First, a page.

10 September 2020

blog post with conference poster advice

A recent episode of the podcast 99 Percent Invisible looked at the rise of grocery store brands, and spent a lot of time examining generic brands.

No name baking soda

The example pictured is from No Name line of products from the Canadian supermarket Loblaws. In the late 1970s and 1980s, Loblaws started these generics as a cheaper alternative to national name brands. 

Of course, this “anti-brand” is in fact an instantly recognizable brand. The moment something becomes the subject of jokes, which No Name has often been, that’s a culturally significant brand.

Marketer Terry O’Reilly says of the No Name design:

You don’t have to pay for the mass advertising and all the design work and all the marketing that goes on behind that jar of jam. All you should be paying for is the jam. And Nichol called that “brand tax.”

This No Name attitude is shared with a certain section of the scientific community who declare that scientific papers are mere “ads for data.” These are the ones who thumb their nose at reviewed, editing, proofreading, and typesetting. None of that should matter, only the jam / data matters.

And No Name’s ultra minimalist design also reminded me of... the billboard style poster

Poster template saying, "Teach people something cool you learned in 5 seconds as they walk by (or scroll by)."

On his original YouTube video, part of Mike Morrison’s argument for the billboard style poster was that people making posters (usually students and other early career researchers) shouldn’t be spending the time for the design work on a poster. Call it the “design tax” instead of a brand tax.

I couldn’t resist doing this:

Conference poster in No Name style with bright yellow background and black Helvetica text

But the 99 Percent Invisible podcast goes on to describe how the generics, like No Name, started to lose appeal. Loblaw’s kept No Name, but started a new, upscale line called President’s Choice. It was led by a chocolate chip cookie, The Decadent.

President's Choice Decadent chocolate chip cookie

President’s Choice was a 180° pivot from No Name. As much as No Name reveled in DGAF minimalism, President’s Choice reveled in slick design. 

Both were created for the same stores, but as of now, President’s Choice became the more successful model. If you live in the United States, you might see the Walmart equivalent, Sam’s Choice.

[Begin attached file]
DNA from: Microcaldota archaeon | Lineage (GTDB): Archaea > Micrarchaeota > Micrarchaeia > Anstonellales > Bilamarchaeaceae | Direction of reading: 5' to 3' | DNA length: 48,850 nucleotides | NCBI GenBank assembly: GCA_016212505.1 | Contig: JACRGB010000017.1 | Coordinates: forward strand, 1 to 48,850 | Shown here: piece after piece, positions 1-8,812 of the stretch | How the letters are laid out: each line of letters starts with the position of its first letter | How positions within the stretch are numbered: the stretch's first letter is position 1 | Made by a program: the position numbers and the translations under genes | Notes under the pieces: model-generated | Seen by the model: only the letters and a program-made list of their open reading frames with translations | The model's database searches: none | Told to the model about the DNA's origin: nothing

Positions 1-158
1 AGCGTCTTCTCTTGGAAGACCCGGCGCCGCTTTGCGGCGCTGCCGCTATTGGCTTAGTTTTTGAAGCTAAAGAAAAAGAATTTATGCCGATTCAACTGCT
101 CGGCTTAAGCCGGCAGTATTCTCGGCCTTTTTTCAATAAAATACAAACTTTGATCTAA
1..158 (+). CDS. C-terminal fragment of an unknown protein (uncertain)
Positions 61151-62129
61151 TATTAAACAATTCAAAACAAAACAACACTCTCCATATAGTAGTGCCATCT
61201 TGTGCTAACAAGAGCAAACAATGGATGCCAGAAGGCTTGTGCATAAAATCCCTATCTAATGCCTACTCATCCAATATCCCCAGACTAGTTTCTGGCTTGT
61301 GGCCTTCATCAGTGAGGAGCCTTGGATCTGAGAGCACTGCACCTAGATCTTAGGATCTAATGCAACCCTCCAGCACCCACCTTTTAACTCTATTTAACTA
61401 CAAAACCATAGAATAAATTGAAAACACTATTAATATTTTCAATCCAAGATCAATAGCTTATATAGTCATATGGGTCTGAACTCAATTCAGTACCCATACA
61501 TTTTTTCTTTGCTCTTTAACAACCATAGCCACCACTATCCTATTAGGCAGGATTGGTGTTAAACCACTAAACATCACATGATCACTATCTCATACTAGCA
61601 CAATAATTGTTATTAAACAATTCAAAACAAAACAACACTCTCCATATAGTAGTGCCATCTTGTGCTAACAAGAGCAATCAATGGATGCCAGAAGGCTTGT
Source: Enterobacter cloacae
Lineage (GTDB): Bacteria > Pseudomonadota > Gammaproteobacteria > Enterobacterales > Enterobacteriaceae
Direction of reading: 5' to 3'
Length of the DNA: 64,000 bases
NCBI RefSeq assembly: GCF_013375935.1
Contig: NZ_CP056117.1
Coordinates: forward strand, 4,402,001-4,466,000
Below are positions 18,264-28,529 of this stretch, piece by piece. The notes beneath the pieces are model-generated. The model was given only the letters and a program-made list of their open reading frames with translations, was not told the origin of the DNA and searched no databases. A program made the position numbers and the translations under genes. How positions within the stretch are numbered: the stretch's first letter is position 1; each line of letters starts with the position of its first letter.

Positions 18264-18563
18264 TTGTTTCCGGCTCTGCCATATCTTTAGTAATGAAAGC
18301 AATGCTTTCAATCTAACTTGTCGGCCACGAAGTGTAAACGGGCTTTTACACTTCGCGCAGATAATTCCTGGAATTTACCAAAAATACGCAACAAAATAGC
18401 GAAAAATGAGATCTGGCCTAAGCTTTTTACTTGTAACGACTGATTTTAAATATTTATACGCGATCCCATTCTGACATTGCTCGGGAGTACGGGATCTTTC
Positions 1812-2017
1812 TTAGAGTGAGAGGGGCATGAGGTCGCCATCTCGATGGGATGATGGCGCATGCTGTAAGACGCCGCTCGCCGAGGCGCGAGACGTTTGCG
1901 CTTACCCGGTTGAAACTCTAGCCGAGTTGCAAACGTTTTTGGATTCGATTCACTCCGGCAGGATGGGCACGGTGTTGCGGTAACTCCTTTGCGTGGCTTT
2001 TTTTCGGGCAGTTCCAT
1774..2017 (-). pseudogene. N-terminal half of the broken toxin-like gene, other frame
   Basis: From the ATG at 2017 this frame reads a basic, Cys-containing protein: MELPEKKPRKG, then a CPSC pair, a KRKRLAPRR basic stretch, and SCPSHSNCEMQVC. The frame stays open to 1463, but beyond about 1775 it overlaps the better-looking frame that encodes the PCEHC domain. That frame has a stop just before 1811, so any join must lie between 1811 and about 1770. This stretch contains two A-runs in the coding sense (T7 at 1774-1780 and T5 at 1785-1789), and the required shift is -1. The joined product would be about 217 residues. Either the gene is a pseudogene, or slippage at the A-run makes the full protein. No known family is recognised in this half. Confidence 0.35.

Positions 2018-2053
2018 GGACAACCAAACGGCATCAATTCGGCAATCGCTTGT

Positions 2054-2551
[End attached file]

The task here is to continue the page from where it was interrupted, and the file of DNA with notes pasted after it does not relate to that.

And the moral of the story for posters is:

There is no optimal design. No Name and President co-exist in the same stores. One does not drive the other to oblivion.

Many people like nice packaging. As much as some researchers are say they only care about content – the only thing that matters in the jam in the jar or the data in the graph – when people vote with their dollars, they quite often choose the thing that has put more effort into the packaging. 

To some degree, the billboard style poster demonstrates that same trendline. If you haven’t looked at the material on the Open Science Framework lately, the current template is up to version 43. The number of styles is more varied and the designs are more sophisticated. For something that originally billed itself as something fast and time saving, a lot of effort has gone into refining the design for more uses for more people.

Update: No Name has an A+ Twitter game.

Graph in No Name style showing scatter plot of pie related products. Titled, "Pie chart. May contain data."

External links

podcast episode on 99 Percent Invisible

1 comment:

beepboop said...

Interesting link to branding. I generally agree with your claim that both generic and custom solutions can co-exist. There may be levels of resources that scholars can devote to scholarly communication and BetterPoster may be catering to the masses. I think your blog and upcoming book cater to the other end of the spectrum (those with design skills or interests and time/energy to spare).

So where are the intermediate options? For posters, slideshows, or blogs, can we develop a set of "pseudo-templates" that guide users to good design choice and allow for customization without spending a great deal of their resources? Or perhaps an online course that moves scholars between stages across their academic training? That would mean that one spends undergrad and masters on templates, PhD coursework on an intermediate option/pseudo-template, and post-doc/professorial experience on custom solutions.

I look forward to working in the latter stage and reading your book.